Mold friends: Lessons from a custom-building machine manufacturer

Since 1972, Wilmington Machinery has been designing and building high quality custom and standard high-speed rotary blow molding machines, as well as structural plastic machines. By combining innovative concepts with expertise and technology, the North Carolina-based company provides effective, dependable solutions and approaches each project with a positive attitude and sincere commitment. Experienced engineers work with each customer to build a machine that enhances processing methods and improves the bottom line.

EPPM invited Russ La Belle, President, Wilmington Machinery to share that expertise and show what custom building has done for its customers, and for the industry.

“One lesson we have continued to learn over and over since we started building machines in 1972 is that it is important to engineer the right machine to fit the customer’s application. Simply selling a machine is not enough. When you are focusing on only selling machines you aren’t always open-minded enough to consider a better option for their application. What happens next is that they realize the company bought the wrong machine and suddenly you have a disappointed customer. Over the years, we have been lucky to resolve a lot of real customer application problems and engineer great machines to fit their specific applications.”

By way of an example, Wilmington was provided with a new and unique opportunity from an established structural foam injection molder looking for equipment. To understand the machine building process for this particular project, it was important to review the history of building structural foam injection molding, which began in the 1960s.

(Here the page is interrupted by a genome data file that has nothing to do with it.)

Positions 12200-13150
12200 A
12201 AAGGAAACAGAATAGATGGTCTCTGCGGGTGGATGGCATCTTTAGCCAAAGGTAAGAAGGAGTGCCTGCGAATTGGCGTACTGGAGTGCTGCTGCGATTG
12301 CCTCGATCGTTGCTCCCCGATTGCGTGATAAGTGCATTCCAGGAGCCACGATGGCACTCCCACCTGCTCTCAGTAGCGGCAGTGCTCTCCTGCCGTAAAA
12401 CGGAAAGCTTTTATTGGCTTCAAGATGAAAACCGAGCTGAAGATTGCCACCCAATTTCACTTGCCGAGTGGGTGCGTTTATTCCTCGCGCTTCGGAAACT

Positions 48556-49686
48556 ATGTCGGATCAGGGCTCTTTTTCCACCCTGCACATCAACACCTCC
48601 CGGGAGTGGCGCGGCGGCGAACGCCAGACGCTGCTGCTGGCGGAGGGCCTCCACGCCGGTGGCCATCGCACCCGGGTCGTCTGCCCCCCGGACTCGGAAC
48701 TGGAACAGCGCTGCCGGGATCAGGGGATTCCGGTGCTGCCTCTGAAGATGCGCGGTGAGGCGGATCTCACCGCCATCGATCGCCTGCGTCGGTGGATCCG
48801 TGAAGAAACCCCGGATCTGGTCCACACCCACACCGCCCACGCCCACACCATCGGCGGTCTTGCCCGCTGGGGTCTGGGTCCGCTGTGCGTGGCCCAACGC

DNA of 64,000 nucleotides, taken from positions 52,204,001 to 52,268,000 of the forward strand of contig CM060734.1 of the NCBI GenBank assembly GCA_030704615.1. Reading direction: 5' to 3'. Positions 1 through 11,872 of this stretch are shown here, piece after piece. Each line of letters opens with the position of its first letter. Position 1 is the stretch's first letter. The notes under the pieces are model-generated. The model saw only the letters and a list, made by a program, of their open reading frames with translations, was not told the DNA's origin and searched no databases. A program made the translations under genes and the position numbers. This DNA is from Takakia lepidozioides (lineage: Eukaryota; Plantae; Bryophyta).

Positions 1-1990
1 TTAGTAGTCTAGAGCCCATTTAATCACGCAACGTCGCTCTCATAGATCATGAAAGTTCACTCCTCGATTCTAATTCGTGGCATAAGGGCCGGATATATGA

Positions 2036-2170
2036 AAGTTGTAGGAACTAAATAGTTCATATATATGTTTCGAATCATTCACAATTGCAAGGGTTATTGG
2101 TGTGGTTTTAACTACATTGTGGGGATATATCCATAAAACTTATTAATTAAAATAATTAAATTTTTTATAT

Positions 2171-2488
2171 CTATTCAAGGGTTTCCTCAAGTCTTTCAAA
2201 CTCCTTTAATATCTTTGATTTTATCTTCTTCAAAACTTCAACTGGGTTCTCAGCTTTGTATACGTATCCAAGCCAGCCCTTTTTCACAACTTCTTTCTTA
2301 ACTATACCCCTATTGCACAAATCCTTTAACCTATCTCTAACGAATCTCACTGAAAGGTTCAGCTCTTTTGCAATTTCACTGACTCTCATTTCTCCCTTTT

“Most of these structural foam injection molding machines were vertical acting presses built in accordance with the then patent holder Union Carbide’s licensing and knowhow. Most machines were ‘homemade’ in the sense that a molder would buy a press from someone, an extruder from someone else, and then make the injection components to the Union Carbide recipe.”

Wilmington Machinery offered such a vertical press option when it began business in 1972. However, its horizontal machines proved much more in demand since they did not require a ‘pit’ for the below-floor level components and allowed for multiple clamps from a common injection system.

“We built a lot of these machines over the years and customers were happy. Yet, we have also learned that because one type of machine is in demand, that doesn’t mean it is always the best option for the customer for every application. We discovered that this was also the case during this build project. We were reminded that the industry had been right all along about the potential for the vertical machine options for some situations after discussing both horizontal and vertical press options for this project.”

Because Wilmington spent time with the customer discussing the specific application, plant floor layout, and a variety of other considerations, the customer chose the vertical option for several reasons:· Less floor space,· Lower cost molds,· Ease of mold installation,· Ease of product removal, and· Lower set-up time.

Wilmington Machinery designed and built large 500-ton vertical structural mold presses that can mount between one and six molds and 125lb. total shot capacity. These machines feature direct gas injection, energy saving variable frequency hydraulics, and Wilmington’s proprietary Versafil injection system, providing precise fill of multiple molds and nozzle sequencing of large molds.

“These machines are outperforming their predecessors by reduced cycle times, their ability to process recycled flake materials, and the cost of operation. We were also reminded that you can never say ‘never’ when it comes to engineering the right piece of molding equipment for a customer.”

From this latest example, Wilmington learned the benefits of working with a machine builder focused on engineering, and making sure it fits the application. The benefit of owning a unique machine to produce a higher quality product at a lower cost is value for money in itself.

In the case of other machines, Wilmington has engineered and built rotary blow molding machines since 1979. These lower both machinery and labor costs, as well as maintenance, floor-space use, and utility costs too.

Wilmington Machinery will be among the many machine manufacturers attending this year’s K Show in Dusseldorf, Germany, in October. Russ La Belle invites European stakeholders to the North American Pavilion Hall to visit with the Wilmington team to learn more about customized machine manufacturing and how it can benefit their business.